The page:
CAPE CANAVERAL, Fla. — Spacex successfully launched the first all-civilian mission to orbit earth using a used crew dragon capsule and veteran Falcon 9 rocket.
Among the explorers is Kannapolis native Chris Sembroski. It all started when Sembroski entered a contest to travel to space earlier this year but didn’t win. His friend, however, did win and gifted Sembroski his ticket.
He reflected on the experience before the launch Wednesday night.
“It’s just been an incredible journey, and I can’t believe I’m still sitting here,” Sembroski said.
The A.L. Brown High School alum has long loved space, building space rockets and serving as a counselor at space camp.
Sembroski now lives in Washington State with his wife and children.
His parents still live in Kannapolis, although they’re at NASA’s Kennedy Space Center in Florida awaiting their son’s return on Saturday. Proud is an understatement.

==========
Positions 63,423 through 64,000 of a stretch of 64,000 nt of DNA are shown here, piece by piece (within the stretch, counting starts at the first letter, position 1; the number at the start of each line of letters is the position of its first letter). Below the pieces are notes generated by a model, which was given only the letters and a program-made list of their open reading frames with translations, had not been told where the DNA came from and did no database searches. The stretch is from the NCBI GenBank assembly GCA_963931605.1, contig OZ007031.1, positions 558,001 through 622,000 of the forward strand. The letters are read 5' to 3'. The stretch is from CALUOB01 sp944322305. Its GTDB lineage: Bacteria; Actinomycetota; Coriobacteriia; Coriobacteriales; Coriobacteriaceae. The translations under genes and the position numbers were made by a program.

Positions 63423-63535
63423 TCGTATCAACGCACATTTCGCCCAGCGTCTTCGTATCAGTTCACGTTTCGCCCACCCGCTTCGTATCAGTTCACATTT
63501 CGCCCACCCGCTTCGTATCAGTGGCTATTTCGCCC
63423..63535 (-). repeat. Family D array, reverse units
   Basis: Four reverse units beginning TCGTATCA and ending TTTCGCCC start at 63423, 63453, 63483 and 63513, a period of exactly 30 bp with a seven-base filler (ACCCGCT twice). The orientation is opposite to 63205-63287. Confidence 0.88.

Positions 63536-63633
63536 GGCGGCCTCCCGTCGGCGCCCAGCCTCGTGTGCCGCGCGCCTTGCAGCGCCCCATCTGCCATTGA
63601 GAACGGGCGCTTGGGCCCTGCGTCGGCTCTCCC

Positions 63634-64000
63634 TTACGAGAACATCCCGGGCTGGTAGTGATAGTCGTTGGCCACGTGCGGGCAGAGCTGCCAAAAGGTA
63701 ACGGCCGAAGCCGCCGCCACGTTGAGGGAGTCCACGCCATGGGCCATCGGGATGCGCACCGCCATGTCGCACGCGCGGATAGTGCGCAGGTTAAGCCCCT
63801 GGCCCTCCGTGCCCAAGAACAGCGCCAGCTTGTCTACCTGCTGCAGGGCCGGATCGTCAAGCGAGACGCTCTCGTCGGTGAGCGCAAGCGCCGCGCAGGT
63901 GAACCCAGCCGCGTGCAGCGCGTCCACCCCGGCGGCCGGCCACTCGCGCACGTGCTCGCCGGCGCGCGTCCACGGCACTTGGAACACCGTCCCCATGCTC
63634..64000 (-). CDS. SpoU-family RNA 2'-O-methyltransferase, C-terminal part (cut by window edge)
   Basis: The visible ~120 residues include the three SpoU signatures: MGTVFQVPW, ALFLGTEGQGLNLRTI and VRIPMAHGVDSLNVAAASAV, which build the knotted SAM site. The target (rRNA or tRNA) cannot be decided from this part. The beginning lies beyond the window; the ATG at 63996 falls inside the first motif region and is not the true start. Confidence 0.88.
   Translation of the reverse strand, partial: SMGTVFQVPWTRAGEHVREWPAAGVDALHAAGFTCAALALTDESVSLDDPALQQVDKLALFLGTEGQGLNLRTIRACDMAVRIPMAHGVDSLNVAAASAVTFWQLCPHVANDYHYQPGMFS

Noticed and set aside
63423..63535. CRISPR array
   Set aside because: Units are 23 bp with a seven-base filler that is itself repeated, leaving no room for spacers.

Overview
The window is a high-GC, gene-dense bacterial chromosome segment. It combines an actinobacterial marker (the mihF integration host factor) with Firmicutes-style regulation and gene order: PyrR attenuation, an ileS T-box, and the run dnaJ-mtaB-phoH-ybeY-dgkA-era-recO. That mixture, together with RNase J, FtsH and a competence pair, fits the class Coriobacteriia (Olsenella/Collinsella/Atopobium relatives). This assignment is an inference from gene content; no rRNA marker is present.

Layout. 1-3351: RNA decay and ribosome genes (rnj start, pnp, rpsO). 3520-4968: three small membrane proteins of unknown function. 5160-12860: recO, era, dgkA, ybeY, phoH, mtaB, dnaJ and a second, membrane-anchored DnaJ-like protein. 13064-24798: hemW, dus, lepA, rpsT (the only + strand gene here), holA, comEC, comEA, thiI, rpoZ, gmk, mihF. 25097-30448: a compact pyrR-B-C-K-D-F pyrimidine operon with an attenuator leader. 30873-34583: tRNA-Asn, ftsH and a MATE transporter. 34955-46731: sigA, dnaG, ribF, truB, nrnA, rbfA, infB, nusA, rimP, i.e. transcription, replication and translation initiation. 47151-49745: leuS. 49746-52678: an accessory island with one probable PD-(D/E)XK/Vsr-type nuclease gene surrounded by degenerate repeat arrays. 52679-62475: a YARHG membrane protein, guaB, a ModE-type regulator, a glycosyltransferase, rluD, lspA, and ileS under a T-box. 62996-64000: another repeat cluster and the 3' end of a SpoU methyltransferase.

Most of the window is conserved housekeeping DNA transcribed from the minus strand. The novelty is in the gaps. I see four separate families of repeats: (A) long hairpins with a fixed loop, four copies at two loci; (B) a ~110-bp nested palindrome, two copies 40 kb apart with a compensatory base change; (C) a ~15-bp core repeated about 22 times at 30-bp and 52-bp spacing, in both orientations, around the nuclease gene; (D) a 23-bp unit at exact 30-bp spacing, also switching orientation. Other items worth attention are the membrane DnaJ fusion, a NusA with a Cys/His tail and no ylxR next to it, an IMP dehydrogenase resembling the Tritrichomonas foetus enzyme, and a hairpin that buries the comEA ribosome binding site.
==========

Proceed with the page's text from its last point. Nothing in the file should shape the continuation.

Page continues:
“The training he has been through has not been easy. There’s been a lot of book learning, long nights, just, simulation, so much stuff he had to learn and do,” mom Gwen Sembroski told Channel 9.
It paid off. Sembroski is serving as the mission specialist -- which means he’s in charge of monitoring communications and the experiments they’ll conduct on Spacex.
He hopes living his dream will help others live theirs.
“I hope people take the opportunity to look ahead and look at each other and feel inspired to pursue whatever you’re passionate about,” he said.
The mission, called Inspiration4, is pioneered by St. Jude Hospital and SpaceX to raise awareness and money for the hospital. They have a goal of raising $200 million altogether, with plans to auction items that made the trip to space.
(WATCH: SpaceX successfully launches first all-civilian mission)
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